PLANS for nearly 4,000 homes between Oxford and Kidlington have been branded 'unsound, unlawful and deeply flawed' after a campaign group sought legal advice.

The Begbroke and Yarnton Green Belt campaign group has written to all 48 Cherwell district councillors calling for the plan to be withdrawn.

As part of its requirement to help Oxford's unmet need, Cherwell District Council wants to build 4,400 homes north of the city - 3,900 of those on the Green Belt.

Residents in the two villages mounted their legal challenge in October after being told to 'lawyer up' by council leader Barry Wood.

The community raised its target of £9,500 and law firm Richard Buxton subsequently found the plan wasn't sound and the process of consultation unlawful.

Begbroke and Yarnton Green Belt campaign chairman Giles Lewis said: "The evidence suggests that Cherwell, in its haste to accommodate Oxford's so-called 'unmet housing needs, rushed its plan preparation, leading to shortcuts and legally inadequate consultation.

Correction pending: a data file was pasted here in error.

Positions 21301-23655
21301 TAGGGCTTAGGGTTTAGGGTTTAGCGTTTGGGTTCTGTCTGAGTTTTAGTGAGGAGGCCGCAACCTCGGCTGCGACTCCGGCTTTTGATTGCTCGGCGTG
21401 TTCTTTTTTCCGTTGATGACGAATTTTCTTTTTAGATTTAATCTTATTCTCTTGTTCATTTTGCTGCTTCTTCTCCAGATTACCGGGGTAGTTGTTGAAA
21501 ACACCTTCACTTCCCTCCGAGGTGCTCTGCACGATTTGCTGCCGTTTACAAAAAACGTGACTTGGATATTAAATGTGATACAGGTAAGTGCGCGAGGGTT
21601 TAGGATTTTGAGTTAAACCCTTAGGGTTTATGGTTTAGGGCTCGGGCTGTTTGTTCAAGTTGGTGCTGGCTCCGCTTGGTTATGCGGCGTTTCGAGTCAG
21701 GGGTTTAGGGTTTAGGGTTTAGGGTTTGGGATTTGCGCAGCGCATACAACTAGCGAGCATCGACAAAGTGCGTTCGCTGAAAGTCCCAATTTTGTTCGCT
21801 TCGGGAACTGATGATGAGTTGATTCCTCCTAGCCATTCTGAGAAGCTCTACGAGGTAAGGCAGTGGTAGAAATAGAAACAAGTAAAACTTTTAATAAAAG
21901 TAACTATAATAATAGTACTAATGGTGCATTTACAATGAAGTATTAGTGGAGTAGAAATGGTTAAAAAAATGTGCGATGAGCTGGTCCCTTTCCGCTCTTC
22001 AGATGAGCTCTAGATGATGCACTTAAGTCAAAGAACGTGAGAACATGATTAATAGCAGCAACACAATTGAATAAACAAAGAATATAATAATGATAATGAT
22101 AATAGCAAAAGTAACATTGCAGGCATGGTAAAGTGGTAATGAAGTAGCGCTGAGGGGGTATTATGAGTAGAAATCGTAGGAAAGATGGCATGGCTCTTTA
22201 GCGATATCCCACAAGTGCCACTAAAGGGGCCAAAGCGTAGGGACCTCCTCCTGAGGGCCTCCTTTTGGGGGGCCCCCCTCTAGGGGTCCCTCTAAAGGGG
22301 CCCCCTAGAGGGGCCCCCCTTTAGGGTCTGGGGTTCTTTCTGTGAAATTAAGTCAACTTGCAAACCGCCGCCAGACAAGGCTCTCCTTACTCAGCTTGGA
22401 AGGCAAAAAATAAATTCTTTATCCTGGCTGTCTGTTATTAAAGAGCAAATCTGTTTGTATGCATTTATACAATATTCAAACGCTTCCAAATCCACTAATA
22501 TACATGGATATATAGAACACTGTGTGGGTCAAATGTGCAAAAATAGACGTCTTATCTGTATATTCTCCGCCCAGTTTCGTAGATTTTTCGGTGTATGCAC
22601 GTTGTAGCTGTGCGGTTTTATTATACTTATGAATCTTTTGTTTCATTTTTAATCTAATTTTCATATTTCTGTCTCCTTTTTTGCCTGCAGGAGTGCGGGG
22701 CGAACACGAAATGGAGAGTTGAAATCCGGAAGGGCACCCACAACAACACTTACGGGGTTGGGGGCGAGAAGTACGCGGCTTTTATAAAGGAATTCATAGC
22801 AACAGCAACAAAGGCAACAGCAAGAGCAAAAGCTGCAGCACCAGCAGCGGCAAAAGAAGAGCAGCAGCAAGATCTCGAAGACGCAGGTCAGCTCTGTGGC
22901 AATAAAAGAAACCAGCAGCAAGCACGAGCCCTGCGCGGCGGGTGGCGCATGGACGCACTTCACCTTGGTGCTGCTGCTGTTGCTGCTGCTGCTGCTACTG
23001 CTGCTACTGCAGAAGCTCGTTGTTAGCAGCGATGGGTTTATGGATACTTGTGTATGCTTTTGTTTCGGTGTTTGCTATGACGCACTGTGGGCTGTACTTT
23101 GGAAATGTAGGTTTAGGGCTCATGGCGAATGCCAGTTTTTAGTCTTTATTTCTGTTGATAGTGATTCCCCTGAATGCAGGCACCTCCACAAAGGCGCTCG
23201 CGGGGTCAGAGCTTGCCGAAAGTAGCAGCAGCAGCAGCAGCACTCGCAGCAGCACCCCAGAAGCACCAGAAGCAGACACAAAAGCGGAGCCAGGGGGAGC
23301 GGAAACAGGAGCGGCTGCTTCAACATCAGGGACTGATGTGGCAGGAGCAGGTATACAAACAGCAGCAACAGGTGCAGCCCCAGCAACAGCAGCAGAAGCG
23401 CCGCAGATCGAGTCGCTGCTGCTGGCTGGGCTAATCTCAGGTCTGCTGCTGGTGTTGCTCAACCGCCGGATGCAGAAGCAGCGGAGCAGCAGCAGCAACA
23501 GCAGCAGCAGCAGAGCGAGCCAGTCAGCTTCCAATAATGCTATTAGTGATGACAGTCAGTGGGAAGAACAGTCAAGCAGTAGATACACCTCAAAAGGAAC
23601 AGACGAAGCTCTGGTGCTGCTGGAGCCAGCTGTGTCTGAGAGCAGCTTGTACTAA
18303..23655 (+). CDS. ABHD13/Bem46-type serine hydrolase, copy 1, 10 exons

"The result is a hasty proposal to release local Green Belt land without sufficient justification."

A letter from Richard Buxton to Cherwell District Council, seen by the Oxford Mail, revealed Barry Wood had told campaigners the process could not be paused because it was needed to fend off speculative applications.

The firm said: "This is completely misleading.

"The council is misrepresenting the consequences of pausing the process in order to justify pressing ahead.

"This is extraordinary given the most serious implications of altering Green Belt boundaries."

The plans would see a 1,950-home community built on land east of the A44 at Begbroke, while 1,180 homes, have been allocated north of Oxford between Cutteslowe and the A34, including North Oxford Golf Club.

A further 530 homes are planned west of the A44 near Yarnton, and 330 more to the south and east of Kidlington.

Communication executive at Cherwell District Council, Tom Slingsby, said: "The Local Plan contains a requirement to complete a Partial Review as a contribution to meeting the unmet housing need of Oxford.

"That review has been a staged process over two years, with extensive public consultation and the consideration of 47 submitted sites.

"The seven proposed sites are the ones which have been identified as best meeting Oxford's needs."

The partial review will be submitted to the Government's planning inspectorate by March 31.